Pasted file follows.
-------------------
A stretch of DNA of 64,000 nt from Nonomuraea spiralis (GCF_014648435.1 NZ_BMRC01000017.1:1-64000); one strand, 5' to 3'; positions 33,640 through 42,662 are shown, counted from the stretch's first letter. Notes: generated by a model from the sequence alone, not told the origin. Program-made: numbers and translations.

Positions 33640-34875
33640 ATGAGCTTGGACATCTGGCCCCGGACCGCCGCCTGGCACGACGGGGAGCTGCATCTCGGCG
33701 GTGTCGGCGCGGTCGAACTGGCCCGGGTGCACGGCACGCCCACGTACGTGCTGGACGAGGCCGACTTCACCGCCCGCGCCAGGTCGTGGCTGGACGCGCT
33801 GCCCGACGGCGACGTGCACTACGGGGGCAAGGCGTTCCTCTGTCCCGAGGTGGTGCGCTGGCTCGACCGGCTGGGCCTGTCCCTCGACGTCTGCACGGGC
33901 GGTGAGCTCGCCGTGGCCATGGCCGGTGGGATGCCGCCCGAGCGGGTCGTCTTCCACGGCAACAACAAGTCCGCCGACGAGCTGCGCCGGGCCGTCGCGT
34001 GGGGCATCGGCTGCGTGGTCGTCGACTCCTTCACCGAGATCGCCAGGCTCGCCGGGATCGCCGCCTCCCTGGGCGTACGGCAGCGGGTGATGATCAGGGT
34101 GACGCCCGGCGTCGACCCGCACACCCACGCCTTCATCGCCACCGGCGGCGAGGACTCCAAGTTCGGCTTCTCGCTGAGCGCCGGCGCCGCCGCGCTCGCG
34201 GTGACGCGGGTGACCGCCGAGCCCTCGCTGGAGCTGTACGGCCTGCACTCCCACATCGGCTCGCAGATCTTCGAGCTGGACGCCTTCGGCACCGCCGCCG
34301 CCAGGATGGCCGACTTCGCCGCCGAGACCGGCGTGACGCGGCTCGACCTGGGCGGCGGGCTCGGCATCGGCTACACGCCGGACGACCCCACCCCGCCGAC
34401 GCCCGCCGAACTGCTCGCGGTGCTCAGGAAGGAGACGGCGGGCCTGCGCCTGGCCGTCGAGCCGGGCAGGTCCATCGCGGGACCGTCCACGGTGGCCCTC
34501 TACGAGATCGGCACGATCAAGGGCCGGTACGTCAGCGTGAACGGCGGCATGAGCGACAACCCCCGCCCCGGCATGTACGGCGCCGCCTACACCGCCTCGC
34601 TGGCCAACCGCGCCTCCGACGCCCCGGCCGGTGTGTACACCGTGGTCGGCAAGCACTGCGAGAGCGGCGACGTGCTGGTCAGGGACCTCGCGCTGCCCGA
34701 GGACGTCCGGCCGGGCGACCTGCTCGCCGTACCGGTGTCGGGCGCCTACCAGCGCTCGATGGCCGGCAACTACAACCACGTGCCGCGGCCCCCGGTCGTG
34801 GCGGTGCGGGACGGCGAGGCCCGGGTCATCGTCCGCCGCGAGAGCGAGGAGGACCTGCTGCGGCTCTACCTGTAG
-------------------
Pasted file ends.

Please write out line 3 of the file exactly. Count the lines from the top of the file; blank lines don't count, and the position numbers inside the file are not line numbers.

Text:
33640 ATGAGCTTGGACATCTGGCCCCGGACCGCCGCCTGGCACGACGGGGAGCTGCATCTCGGCG